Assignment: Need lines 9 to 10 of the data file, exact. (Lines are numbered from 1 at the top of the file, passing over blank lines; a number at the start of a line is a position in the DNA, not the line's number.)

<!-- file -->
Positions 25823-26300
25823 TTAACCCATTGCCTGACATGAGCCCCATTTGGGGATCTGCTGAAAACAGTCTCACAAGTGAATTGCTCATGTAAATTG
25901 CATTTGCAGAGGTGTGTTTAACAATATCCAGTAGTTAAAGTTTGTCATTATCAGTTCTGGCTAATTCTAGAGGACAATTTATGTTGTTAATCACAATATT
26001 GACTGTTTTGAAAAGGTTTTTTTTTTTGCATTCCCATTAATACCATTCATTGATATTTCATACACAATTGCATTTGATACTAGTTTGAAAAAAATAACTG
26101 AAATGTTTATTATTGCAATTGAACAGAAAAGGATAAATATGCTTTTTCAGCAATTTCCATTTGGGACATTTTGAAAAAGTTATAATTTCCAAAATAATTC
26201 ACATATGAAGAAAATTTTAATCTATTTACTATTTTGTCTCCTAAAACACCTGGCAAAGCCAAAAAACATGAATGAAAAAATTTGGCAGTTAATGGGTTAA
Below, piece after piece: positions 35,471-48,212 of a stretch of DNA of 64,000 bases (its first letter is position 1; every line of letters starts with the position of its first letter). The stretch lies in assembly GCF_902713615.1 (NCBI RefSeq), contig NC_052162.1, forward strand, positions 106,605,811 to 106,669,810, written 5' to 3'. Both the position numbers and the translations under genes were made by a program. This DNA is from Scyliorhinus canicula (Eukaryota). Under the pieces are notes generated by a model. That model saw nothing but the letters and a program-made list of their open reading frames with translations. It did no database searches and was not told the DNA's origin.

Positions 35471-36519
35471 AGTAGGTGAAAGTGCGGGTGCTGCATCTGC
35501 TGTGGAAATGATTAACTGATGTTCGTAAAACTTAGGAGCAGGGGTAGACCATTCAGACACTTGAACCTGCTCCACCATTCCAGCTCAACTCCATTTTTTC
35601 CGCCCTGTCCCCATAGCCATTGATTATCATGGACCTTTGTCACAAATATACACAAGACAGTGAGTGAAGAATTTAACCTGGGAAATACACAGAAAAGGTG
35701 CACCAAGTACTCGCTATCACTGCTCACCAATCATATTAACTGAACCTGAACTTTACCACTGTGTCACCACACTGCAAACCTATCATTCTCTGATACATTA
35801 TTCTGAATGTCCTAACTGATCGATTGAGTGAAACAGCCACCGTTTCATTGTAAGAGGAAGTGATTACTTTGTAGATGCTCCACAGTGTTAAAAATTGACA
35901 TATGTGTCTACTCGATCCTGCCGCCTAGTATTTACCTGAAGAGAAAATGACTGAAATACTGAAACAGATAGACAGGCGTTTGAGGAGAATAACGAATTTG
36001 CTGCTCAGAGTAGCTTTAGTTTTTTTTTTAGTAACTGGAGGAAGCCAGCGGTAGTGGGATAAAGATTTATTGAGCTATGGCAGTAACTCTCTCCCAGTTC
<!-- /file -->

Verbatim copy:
35471 AGTAGGTGAAAGTGCGGGTGCTGCATCTGC
35501 TGTGGAAATGATTAACTGATGTTCGTAAAACTTAGGAGCAGGGGTAGACCATTCAGACACTTGAACCTGCTCCACCATTCCAGCTCAACTCCATTTTTTC